The nation's geographic mobility rate has dropped to a record low. One factor behind the decline is the Millennial generation—younger adults, the people most likely to move. But younger adults aren't moving like they once did, reports Pew Research Center's Richard Fry. He examined trends in the geographical mobility rate of 25-to-34-year-olds over the past 50-plus years. The mobility rate of the age group was at all-time low of 20 percent in 2016.
Percent of 25-to-34-year-olds who moved in past year
What accounts for the decline? One reason is the modest jobs recovery, suggests Fry. Job opportunities are not good enough to entice Millennials to move. Student debt also may be a factor, he says, preventing Millennials from buying homes. A survey of student loan borrowers by American Student Assistance confirms the impact of student debt on mobility. Among people with student loans, 43 percent say their debt has forced them to delay moving out of their parents' home, 46 percent say it has forced them to delay living on their own without roommates, and 57 percent said it has affected their ability to purchase a home.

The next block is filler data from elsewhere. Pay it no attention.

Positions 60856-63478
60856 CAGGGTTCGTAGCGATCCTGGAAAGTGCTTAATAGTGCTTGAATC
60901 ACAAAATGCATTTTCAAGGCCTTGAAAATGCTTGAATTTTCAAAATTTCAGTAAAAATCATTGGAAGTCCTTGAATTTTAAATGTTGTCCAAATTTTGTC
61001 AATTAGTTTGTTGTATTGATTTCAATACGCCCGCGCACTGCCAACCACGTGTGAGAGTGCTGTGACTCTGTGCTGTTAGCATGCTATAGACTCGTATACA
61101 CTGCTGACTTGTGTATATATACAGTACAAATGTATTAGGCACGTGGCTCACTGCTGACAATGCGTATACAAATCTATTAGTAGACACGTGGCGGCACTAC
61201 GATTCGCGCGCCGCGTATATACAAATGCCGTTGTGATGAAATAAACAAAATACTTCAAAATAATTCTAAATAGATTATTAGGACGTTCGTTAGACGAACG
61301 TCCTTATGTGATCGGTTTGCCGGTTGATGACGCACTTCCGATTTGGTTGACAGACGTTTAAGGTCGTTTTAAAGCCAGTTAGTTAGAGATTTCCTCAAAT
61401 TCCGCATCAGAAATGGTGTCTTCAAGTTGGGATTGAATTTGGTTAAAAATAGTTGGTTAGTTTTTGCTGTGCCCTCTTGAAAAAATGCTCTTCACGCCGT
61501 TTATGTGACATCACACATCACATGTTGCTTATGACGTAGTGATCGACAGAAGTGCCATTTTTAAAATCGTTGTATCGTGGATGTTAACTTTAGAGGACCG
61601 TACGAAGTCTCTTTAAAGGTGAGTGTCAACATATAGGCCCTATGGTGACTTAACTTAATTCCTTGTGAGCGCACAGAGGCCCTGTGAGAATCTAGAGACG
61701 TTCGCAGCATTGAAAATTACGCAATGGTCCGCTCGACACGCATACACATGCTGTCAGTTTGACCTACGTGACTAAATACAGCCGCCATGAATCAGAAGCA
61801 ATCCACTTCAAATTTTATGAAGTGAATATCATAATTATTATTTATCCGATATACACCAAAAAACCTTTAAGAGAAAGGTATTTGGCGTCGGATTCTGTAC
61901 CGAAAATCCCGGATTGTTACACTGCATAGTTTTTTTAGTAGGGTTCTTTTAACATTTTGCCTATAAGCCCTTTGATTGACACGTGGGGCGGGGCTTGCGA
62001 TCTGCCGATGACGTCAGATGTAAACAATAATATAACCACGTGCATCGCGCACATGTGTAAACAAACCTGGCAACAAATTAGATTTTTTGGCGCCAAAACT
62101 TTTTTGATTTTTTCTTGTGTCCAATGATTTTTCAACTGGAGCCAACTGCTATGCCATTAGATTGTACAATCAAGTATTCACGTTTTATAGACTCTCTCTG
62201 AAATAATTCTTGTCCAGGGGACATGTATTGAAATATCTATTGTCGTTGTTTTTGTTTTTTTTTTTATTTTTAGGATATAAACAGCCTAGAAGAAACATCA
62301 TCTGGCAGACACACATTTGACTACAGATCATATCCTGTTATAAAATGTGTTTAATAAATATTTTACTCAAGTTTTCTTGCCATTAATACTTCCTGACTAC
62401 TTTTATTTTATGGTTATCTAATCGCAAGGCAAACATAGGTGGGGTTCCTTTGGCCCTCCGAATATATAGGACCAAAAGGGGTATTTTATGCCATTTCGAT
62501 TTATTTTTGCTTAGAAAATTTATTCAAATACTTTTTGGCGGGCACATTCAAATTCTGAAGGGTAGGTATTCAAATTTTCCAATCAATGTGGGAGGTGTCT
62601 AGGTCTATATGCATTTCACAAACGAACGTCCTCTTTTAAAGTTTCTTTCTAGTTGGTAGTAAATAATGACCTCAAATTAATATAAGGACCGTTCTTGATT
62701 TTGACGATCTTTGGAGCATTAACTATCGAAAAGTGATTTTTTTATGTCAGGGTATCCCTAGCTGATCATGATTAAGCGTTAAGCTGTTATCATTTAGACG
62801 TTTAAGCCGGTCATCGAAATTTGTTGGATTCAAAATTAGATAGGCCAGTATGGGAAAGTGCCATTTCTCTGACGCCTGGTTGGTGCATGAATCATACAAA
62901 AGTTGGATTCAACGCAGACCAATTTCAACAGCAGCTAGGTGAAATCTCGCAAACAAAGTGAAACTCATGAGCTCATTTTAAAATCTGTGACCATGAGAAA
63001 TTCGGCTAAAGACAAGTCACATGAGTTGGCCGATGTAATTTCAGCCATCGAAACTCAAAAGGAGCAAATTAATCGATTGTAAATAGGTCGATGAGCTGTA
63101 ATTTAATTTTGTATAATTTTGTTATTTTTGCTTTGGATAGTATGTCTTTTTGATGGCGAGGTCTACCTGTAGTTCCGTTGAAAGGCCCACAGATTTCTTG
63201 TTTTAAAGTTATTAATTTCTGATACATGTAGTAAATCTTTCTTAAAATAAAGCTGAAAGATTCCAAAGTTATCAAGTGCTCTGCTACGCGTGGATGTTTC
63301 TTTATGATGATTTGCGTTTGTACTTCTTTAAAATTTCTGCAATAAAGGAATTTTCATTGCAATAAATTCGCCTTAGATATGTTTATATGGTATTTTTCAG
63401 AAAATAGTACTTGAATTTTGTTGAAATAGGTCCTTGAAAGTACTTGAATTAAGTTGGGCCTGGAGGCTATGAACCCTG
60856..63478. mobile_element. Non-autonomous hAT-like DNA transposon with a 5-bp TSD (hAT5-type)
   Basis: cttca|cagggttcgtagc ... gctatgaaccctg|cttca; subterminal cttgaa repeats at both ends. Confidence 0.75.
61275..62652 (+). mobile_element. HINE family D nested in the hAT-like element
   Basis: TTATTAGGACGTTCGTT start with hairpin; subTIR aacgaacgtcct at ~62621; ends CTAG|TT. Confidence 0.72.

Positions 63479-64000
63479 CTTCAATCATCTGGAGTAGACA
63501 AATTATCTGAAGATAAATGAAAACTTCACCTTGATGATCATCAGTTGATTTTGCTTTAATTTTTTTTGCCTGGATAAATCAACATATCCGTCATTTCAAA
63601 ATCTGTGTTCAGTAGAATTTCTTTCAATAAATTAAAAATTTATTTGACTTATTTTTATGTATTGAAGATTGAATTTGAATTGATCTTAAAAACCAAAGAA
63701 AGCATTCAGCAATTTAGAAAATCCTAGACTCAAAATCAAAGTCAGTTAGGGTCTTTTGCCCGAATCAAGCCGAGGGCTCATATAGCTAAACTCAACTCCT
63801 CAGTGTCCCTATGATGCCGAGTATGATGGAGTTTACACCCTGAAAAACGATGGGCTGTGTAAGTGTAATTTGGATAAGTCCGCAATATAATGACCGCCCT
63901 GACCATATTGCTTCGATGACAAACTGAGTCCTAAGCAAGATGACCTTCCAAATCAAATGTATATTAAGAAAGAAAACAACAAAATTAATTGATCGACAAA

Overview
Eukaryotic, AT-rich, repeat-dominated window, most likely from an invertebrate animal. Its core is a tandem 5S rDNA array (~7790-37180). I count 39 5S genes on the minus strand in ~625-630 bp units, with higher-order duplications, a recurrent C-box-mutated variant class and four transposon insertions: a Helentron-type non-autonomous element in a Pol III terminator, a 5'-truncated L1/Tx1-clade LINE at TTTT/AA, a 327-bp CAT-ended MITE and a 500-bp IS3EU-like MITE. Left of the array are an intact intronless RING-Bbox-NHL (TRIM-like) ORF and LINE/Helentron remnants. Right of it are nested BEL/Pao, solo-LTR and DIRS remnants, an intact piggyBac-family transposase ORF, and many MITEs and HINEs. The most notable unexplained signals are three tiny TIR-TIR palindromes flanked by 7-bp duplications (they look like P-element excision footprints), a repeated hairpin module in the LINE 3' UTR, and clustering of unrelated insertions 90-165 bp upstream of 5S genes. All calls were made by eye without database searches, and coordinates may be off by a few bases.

Source: Pew Research Center, Americans Are Moving at Historically Low Rates, in Part Because Millennials Are Staying Put